Pop culture obsessives writing for the pop culture obsessed.
Pop culture obsessives writing for the pop culture obsessed.

Parks And Recreation: “The Treaty”

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I want to begin this week by declaring my love for Leslie Knope, who in my humble opinion is the best female character on network television, as well as its leading feminist. Liz Lemon gets all the attention, and while I can relate to her love of cheesy blasters and men who look like Jon Hamm, Liz’s lack of growth as a character has been a problem for the last two seasons of 30 Rock. Homegirl is stunted. Not so for our Leslie, who’s evolved considerably since the days when the mere mention of Mark Brendanawicz’s name could turn her into a quivering bowl of Jell-O, or when clueless Leslie would blindly follow her mother’s terrible career advice.

She’s now a rising star in Pawnee politics, and for a while there, she even had a cute, smart boyfriend. Leslie has grown more confident and learned to keep her nervous, jittery behavior in check, but she’s still the same deeply earnest, perfectionistic, and deeply idealistic person she was all along. It’s a testament to Amy Poehler’s skills as an actress that Leslie’s change has been gradual yet so dramatic.

Watching "The Treaty," though, I wonder if the evolution might go too far. Put another way: Will success spoil Leslie Knope? The danger seems very real, or at least it does in "The Treaty." I may be pushing it (I am), but something about the episode reminds me of A Star is Born or Notting Hill, one of those cautionary Hollywood tales about a woman too famous for her beau.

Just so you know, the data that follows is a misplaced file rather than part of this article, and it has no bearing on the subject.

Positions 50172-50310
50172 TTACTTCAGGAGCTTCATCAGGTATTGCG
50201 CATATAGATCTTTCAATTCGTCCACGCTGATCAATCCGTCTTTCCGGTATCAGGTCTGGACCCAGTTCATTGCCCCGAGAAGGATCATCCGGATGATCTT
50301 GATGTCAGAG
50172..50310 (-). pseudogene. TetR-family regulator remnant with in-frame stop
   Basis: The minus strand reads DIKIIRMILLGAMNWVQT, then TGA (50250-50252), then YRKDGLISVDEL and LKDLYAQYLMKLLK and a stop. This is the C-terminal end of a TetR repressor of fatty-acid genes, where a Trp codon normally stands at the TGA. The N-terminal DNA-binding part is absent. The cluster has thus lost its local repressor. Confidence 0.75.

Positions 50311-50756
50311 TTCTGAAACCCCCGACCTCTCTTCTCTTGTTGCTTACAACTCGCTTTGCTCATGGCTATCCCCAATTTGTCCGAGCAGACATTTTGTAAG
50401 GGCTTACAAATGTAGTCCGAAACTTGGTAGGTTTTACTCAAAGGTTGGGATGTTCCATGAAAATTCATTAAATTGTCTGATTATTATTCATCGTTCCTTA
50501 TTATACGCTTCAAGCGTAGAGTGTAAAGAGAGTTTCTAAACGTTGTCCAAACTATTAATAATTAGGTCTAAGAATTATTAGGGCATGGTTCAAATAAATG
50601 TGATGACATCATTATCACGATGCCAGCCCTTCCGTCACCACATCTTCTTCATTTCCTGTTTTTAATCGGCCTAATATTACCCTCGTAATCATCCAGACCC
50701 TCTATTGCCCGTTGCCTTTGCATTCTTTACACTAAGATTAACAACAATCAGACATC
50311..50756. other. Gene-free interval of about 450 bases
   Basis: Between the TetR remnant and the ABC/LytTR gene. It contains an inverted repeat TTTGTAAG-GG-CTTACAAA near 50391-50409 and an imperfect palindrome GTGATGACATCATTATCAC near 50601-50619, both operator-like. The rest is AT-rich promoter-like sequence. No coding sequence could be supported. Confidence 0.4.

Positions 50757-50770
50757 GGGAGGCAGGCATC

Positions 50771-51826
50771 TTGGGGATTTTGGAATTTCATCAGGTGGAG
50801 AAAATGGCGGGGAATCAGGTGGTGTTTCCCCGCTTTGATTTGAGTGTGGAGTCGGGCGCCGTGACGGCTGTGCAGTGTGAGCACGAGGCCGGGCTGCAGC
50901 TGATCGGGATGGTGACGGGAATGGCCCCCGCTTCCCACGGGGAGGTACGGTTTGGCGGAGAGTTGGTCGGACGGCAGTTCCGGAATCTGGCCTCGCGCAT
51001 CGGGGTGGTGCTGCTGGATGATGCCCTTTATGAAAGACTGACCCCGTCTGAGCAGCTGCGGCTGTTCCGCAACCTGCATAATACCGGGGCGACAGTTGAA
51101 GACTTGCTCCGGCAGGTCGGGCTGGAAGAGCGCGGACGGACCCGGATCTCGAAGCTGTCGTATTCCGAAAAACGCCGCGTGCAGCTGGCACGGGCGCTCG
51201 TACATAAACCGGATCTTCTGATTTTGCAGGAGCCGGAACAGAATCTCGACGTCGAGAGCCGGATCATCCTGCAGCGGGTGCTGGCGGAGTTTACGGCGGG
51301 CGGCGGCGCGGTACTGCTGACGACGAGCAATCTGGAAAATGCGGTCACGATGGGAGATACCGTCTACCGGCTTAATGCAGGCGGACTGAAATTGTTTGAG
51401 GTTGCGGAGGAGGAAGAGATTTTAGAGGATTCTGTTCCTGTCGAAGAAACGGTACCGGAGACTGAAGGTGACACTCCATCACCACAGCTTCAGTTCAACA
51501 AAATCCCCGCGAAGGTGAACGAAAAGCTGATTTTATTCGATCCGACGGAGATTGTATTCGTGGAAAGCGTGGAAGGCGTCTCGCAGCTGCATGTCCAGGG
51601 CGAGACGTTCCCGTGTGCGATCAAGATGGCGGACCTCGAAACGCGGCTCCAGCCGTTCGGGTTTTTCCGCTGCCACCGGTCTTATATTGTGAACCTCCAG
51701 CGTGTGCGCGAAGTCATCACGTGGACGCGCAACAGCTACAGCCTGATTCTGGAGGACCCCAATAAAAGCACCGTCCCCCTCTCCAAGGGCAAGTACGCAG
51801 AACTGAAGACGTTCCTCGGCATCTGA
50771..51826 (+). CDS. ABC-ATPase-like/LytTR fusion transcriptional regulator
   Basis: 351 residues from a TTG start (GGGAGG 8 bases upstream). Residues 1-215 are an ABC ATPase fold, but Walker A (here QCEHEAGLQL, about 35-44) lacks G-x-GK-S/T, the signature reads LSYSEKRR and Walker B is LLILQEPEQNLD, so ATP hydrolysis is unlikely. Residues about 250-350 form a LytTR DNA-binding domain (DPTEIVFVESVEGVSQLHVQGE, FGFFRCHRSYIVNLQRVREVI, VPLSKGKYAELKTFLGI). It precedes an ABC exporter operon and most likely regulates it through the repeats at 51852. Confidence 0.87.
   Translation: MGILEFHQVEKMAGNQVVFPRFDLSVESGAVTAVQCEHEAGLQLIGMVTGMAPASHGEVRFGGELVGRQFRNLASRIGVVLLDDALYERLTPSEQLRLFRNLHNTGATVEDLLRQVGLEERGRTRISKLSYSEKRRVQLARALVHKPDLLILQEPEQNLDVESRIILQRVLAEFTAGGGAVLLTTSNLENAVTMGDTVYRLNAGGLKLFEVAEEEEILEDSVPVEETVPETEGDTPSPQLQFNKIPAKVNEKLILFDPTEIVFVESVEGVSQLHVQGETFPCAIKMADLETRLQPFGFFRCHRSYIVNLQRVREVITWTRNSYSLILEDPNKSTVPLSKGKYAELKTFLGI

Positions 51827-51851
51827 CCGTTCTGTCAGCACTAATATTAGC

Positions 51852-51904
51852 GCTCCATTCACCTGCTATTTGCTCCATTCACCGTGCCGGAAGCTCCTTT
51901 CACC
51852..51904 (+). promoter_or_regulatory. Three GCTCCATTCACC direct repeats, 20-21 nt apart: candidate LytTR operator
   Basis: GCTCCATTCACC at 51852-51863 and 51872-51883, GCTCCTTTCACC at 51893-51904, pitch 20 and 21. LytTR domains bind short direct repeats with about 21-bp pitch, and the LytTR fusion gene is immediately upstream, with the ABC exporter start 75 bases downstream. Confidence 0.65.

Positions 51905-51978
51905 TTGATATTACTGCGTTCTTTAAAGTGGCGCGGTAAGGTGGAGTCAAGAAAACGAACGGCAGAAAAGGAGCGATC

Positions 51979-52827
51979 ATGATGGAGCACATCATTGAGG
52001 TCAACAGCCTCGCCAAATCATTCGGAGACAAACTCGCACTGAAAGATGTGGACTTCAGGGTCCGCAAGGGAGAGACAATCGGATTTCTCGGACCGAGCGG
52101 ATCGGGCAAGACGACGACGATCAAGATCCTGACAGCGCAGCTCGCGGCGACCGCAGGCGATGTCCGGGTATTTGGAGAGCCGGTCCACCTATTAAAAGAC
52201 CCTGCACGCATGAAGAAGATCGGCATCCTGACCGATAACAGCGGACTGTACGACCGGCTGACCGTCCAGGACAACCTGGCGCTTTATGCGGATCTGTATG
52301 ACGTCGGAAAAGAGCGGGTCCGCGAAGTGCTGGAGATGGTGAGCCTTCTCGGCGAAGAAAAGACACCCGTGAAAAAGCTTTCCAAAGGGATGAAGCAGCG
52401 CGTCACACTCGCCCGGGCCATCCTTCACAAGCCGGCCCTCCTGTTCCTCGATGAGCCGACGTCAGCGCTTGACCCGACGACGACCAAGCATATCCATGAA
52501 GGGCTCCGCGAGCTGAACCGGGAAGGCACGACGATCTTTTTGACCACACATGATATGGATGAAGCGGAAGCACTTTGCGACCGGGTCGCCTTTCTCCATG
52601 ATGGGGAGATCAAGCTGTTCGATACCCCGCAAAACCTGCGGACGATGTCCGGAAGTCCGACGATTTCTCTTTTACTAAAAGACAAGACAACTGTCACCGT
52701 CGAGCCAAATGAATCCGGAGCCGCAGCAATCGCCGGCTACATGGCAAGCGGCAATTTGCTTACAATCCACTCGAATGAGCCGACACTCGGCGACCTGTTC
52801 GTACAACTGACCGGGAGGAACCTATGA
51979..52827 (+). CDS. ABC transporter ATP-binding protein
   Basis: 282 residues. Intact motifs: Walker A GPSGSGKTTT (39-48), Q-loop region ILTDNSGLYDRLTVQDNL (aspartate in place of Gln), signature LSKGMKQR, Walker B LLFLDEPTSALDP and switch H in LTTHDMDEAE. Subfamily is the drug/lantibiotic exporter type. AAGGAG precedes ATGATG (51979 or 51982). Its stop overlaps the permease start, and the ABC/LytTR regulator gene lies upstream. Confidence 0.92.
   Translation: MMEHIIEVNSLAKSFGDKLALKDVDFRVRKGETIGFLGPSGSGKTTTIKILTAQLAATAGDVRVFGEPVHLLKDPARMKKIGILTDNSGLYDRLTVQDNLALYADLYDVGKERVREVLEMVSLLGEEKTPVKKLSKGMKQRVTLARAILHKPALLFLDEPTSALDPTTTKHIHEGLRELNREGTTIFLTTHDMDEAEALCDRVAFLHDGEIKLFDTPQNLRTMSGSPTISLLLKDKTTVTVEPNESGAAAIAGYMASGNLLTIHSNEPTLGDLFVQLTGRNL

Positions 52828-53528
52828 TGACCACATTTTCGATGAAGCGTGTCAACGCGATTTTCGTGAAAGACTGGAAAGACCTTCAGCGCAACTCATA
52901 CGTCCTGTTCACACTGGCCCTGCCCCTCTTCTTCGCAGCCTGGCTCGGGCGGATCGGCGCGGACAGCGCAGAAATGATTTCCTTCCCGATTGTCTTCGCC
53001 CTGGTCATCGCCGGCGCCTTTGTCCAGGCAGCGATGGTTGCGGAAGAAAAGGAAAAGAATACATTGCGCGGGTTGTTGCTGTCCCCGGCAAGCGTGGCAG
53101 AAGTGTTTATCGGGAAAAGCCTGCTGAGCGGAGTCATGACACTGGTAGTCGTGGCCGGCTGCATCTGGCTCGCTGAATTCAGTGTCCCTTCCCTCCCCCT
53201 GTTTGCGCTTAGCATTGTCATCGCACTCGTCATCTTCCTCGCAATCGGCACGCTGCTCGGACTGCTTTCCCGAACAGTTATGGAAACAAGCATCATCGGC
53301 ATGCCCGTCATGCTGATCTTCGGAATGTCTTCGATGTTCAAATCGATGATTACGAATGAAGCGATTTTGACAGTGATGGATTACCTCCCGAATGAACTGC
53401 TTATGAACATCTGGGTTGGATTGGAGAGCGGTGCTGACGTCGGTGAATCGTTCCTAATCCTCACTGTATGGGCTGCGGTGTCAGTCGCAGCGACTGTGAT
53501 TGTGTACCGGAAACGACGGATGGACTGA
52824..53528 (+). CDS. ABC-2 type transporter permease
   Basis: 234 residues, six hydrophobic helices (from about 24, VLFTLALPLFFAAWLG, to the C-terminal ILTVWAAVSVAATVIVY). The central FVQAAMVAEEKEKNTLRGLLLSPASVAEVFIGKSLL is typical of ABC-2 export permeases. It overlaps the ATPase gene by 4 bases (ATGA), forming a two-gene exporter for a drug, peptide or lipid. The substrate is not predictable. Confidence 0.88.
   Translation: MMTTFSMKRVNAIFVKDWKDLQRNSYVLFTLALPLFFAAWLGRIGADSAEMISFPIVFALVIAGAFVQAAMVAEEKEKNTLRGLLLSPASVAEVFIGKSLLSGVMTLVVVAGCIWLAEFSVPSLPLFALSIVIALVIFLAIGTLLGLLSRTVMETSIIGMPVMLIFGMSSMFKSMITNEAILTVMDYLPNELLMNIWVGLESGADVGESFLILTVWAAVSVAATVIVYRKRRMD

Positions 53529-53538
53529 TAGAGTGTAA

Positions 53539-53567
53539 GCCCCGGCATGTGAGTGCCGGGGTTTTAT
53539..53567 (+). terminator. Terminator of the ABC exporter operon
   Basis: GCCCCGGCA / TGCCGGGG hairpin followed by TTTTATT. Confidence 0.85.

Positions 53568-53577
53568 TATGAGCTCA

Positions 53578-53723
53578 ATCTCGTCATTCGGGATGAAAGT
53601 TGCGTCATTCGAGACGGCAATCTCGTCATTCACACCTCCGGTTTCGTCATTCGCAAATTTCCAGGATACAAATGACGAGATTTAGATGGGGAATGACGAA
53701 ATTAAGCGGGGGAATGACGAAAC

It all begins when Leslie accepts an offer to attend a meeting of the Pawnee Model UN.  Naturally, she invites Ben, who’s at least as excited about it as she is. (“I didn’t really do Model United Nations in high school. Oh wait, I super did.”) She’s Denmark; he’s Peru. At first, it's all going swimmingly. Ben, Leslie, and their teenage delegates are hammering out a solution to the global food crisis when trouble arrives. Leslie has to pose for a photo op, so she asks Ben to “press pause” and “tread water” in her absence (Note the abrupt shift into metaphor-speak.) I found myself wondering whether Leslie might get too big for her britches. Could she become the Sarah Palin of Pawnee, addicted to the limelight and hooked on fame? I’m being hyperbolic, sure, but I do hope the Parks And Recreation writers avoid this kind of character arc. Leslie’s too good—and way too earnest—to be a diva.

But back to the episode at hand. Like the assassination of Archduke Ferdinand, the photo op is the fuse that ignites the powder keg of tension between Leslie and Ben. He’s less upset about her photo shoot than he is about her insistence on being friends but not dating. “You can’t just chop up the aspects of a relationship into discrete parts and select the ones you want, like a buffet,” he says, storming off. It was a raw, brutally honest reaction, with no punchlines anywhere, which meant a big joke was about to follow. (On a sitcom, it's essential to fill the comedy void if someone goes sincere for too long.)